As a growth investor, I’ve created a substantial list of requirements that a company needs to meet for me to consider it as an investment. I’ve found that by being disciplined in your investment decisions, your possibility of success will increase.
Strategies such as this becomes even more important when investing in growth stocks, because investors cannot always rely on financial metrics to make investment decisions. In this article, I will go over three of those requirements. I will be focusing on Shopify (TSX:SHOP)(NYSE:SHOP), Nuvei (TSX:NVEI), and Lightspeed (TSX:LSPD)(NYSE:LSPD).
The company needs to lead an important and emerging industry
The first requirement companies need to meet is that it leads an important and emerging industry. In the case of Shopify, it is clearly a global facilitator of the shift towards e-commerce. The company provides businesses with a platform and all the tools necessary to operate online stores. What’s most impressive about Shopify is that it is able to appeal to everyone from the first-time entrepreneur to large cap companies like Netflix.
Nuvei is helping increase the penetration of digital payments. Using its omnichannel payments platform, businesses are able to accept mobile and online transactions in addition to in-store and unattended payment methods. This helps companies streamline and consolidate their entire payments system. Finally, Lightspeed is helping small- and medium-sized businesses modernize their POS systems, which is greatly needed in many industries.
Not focused on large one-time payments
The next requirement that I place on potential investments is that it possesses a sticky platform which is powered by recurring payments. The first part of this requirement is necessary because it ensures that its customers won’t want to switch service providers once they’re integrated into the system. For example, Shopify’s customer count has continually increased since its inception. Today, more than 1.1 million merchants around the world use its platform.
For an excellent example of the second part of this requirement, look at Nuvei. Being a payment processor, the company charges businesses a certain percentage on every transaction processed. This is a prime example of recurring payments. Nuvei is guaranteed income as long as its customers are in business. Finally, Lightspeed’s latest earnings presentation shows that it has both a sticky platform and strong recurring payments. The company reported that its total customer locations and revenue increased by 56% and 84% year over year, respectively.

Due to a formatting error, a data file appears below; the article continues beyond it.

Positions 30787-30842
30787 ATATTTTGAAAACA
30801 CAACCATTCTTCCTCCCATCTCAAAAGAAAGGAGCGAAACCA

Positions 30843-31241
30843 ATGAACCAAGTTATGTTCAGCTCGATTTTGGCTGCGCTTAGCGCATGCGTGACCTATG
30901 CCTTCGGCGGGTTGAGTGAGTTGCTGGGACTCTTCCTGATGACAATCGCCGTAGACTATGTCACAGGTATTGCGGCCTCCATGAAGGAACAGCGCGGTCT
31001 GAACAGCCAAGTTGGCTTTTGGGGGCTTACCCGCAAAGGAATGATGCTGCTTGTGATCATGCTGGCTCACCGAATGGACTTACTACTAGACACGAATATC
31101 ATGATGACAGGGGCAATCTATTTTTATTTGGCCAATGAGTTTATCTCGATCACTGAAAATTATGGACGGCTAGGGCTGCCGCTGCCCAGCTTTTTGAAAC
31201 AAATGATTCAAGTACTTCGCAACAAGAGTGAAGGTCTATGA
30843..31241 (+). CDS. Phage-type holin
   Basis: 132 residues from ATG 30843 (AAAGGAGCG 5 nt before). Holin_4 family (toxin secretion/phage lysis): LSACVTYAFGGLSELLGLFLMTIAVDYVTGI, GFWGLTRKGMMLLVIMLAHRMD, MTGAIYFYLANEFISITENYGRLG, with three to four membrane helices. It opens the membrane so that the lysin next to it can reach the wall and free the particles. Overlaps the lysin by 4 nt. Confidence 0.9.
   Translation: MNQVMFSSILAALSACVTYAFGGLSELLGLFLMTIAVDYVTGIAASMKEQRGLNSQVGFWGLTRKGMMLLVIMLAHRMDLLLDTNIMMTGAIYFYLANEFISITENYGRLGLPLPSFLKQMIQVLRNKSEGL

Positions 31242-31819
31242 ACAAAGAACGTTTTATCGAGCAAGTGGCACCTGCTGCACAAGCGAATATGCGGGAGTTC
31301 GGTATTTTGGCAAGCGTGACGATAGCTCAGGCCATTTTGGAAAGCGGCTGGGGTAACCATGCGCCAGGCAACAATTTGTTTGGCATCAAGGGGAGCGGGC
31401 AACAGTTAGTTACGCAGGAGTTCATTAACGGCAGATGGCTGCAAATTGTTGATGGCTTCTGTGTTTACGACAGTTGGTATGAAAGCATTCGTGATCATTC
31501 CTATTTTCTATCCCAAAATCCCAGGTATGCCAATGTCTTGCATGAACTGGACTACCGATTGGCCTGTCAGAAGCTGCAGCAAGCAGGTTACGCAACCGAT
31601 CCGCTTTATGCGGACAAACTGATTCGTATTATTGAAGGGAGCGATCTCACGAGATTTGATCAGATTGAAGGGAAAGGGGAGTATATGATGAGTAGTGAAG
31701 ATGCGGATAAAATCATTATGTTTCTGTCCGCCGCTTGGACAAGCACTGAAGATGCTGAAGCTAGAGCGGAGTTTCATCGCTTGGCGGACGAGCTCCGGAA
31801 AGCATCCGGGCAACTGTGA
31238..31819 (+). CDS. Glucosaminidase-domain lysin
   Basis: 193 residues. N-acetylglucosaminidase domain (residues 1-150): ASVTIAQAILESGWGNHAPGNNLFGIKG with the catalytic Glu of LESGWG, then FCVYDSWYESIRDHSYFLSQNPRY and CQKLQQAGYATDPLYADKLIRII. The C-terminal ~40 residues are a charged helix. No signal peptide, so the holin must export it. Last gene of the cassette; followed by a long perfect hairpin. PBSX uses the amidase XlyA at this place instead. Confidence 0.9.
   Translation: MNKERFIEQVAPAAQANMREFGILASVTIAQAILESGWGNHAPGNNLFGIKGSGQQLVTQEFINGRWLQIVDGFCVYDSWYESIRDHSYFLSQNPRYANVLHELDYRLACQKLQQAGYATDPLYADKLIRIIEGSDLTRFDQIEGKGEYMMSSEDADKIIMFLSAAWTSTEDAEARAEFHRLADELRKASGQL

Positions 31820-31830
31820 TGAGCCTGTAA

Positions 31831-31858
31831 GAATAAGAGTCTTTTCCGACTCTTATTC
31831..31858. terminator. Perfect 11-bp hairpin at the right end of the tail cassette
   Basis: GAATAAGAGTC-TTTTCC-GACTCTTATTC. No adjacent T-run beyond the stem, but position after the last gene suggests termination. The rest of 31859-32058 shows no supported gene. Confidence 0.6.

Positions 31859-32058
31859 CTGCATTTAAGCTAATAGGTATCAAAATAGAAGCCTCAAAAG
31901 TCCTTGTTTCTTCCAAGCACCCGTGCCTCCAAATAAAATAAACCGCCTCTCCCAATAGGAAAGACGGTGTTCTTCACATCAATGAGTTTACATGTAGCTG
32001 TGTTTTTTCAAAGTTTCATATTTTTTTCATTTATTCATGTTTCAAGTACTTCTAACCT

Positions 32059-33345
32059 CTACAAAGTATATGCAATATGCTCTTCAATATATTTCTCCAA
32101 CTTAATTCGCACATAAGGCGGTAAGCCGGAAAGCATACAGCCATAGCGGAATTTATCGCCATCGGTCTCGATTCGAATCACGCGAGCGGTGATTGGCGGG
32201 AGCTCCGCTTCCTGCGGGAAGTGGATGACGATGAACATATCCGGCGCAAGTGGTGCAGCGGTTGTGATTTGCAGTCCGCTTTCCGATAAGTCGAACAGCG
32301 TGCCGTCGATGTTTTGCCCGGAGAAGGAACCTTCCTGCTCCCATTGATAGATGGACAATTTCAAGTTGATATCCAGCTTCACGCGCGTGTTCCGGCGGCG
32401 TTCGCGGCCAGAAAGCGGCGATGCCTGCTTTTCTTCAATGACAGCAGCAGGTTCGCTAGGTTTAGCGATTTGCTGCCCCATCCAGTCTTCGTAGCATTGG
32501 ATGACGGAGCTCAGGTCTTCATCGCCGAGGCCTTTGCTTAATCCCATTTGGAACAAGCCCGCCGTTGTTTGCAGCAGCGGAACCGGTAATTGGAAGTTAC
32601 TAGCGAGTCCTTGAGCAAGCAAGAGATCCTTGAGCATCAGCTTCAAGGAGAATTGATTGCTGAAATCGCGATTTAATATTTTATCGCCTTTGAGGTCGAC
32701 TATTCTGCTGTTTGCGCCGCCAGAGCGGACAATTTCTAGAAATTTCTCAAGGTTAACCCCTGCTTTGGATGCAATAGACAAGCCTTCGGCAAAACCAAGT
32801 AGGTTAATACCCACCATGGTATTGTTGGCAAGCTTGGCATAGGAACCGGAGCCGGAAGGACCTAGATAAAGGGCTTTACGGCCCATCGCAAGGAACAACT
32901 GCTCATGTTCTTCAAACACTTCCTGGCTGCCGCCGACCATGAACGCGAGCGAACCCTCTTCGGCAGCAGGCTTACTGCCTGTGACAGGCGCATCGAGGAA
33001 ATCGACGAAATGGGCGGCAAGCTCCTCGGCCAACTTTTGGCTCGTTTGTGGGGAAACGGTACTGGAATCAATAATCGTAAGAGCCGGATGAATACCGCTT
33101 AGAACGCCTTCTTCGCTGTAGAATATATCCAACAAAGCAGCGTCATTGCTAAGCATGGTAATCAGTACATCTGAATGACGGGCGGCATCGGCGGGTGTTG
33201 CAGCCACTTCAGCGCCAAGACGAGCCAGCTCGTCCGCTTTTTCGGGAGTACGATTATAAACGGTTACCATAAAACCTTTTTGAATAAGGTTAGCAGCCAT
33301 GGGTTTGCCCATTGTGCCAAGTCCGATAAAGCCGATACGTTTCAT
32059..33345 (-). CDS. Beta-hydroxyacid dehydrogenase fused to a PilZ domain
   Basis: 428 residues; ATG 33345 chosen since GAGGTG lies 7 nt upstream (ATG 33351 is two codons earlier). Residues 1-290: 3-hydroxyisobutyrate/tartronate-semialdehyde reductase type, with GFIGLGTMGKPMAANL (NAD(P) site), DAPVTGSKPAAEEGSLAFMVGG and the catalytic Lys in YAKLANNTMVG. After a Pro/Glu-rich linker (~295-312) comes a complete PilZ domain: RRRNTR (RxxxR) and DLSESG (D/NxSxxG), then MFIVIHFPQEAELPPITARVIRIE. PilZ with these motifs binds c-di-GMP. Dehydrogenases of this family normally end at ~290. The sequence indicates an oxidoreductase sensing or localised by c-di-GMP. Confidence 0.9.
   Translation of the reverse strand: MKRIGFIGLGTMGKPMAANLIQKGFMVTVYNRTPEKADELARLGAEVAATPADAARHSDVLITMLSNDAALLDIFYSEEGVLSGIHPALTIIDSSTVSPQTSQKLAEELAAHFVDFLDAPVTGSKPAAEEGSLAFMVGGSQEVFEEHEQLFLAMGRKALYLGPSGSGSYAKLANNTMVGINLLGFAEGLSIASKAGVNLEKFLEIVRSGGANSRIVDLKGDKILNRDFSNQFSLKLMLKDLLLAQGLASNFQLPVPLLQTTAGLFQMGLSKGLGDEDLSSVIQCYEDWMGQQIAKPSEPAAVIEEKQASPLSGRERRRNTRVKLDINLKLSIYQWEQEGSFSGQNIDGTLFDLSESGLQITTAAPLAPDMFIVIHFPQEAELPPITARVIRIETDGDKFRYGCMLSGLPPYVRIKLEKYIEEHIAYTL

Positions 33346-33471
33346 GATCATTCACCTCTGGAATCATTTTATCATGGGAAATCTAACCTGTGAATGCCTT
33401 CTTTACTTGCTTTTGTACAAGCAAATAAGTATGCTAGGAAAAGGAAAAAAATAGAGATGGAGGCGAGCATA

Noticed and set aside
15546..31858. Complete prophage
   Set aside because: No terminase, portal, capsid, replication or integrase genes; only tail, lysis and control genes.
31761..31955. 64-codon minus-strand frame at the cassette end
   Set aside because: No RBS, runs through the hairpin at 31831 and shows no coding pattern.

Have a founder CEO with large ownership stake
Finally, I want to see that the company’s founder is still involved with the company and owns many shares. The first part of this requirement indicates that the founder is passionate about the mission of his or her company. For example, Tobi Lütke created Shopify after he realized that there weren’t any good platform providers when he wanted to create an online store to sell snowboards. Philip Fayer (Nuvei) and Dax Dasilva (Lightspeed) wanted to modernize the payments and POS systems for small- and medium-sized businesses, respectively.
The second part of this requirement indicates that the company’s CEO strongly believes in the success of his or her company. It also tells investors that the CEO accepts being financially rewarded according to the company’s success. Generally, I look for at least a 5% ownership by a company’s CEO. Lütke of Shopify hold a 6% ownership stake. This compares to a 20% and nearly 10% ownership stake by Fayer and Dax DaSilva, respectively.
When looking to invest in growth stocks, investors should create a checklist that they follow with discipline. The first things I look at is whether a company is a leader in an important industry. Next, it should have a sticky platform. Finally, potential companies should have involved founder. Shopify, Nuvei, and Lightspeed are three companies that satisfy all three requirements. Shareholders of those companies would be able to agree that they’ve been quite successful thus far.
This article represents the opinion of the writer, who may disagree with the “official” recommendation position of a Motley Fool premium service or advisor. We’re Motley! Questioning an investing thesis — even one of our own — helps us all think critically about investing and make decisions that help us become smarter, happier, and richer, so we sometimes publish articles that may not be in line with recommendations, rankings or other content.
Fool contributor Jed Lloren owns shares of Shopify. The Motley Fool owns shares of and recommends Lightspeed POS Inc, Netflix, and Shopify. The Motley Fool recommends Lightspeed POS Inc. and recommends the following options: long January 2023 $1,140 calls on Shopify and short January 2023 $1,160 calls on Shopify.